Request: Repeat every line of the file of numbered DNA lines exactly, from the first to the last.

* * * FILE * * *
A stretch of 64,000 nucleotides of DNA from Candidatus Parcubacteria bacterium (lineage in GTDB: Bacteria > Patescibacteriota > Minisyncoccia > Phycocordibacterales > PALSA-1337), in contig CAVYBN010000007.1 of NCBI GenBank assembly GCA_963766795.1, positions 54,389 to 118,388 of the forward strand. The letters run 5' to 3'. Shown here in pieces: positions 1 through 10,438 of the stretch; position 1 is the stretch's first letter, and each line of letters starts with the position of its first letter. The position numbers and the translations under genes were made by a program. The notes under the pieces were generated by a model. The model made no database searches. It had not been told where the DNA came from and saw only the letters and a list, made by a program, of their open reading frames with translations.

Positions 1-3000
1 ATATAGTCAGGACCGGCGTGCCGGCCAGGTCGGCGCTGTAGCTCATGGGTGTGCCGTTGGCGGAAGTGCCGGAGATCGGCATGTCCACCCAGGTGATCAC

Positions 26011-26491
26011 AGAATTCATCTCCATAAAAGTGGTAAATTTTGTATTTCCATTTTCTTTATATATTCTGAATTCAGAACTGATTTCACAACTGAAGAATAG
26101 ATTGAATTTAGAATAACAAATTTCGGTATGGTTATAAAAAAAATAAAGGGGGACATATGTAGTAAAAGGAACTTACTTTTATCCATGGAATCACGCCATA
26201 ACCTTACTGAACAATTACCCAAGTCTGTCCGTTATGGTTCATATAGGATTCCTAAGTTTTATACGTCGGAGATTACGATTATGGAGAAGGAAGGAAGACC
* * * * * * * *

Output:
A stretch of 64,000 nucleotides of DNA from Candidatus Parcubacteria bacterium (lineage in GTDB: Bacteria > Patescibacteriota > Minisyncoccia > Phycocordibacterales > PALSA-1337), in contig CAVYBN010000007.1 of NCBI GenBank assembly GCA_963766795.1, positions 54,389 to 118,388 of the forward strand. The letters run 5' to 3'. Shown here in pieces: positions 1 through 10,438 of the stretch; position 1 is the stretch's first letter, and each line of letters starts with the position of its first letter. The position numbers and the translations under genes were made by a program. The notes under the pieces were generated by a model. The model made no database searches. It had not been told where the DNA came from and saw only the letters and a list, made by a program, of their open reading frames with translations.

Positions 1-3000
1 ATATAGTCAGGACCGGCGTGCCGGCCAGGTCGGCGCTGTAGCTCATGGGTGTGCCGTTGGCGGAAGTGCCGGAGATCGGCATGTCCACCCAGGTGATCAC

Positions 26011-26491
26011 AGAATTCATCTCCATAAAAGTGGTAAATTTTGTATTTCCATTTTCTTTATATATTCTGAATTCAGAACTGATTTCACAACTGAAGAATAG
26101 ATTGAATTTAGAATAACAAATTTCGGTATGGTTATAAAAAAAATAAAGGGGGACATATGTAGTAAAAGGAACTTACTTTTATCCATGGAATCACGCCATA
26201 ACCTTACTGAACAATTACCCAAGTCTGTCCGTTATGGTTCATATAGGATTCCTAAGTTTTATACGTCGGAGATTACGATTATGGAGAAGGAAGGAAGACC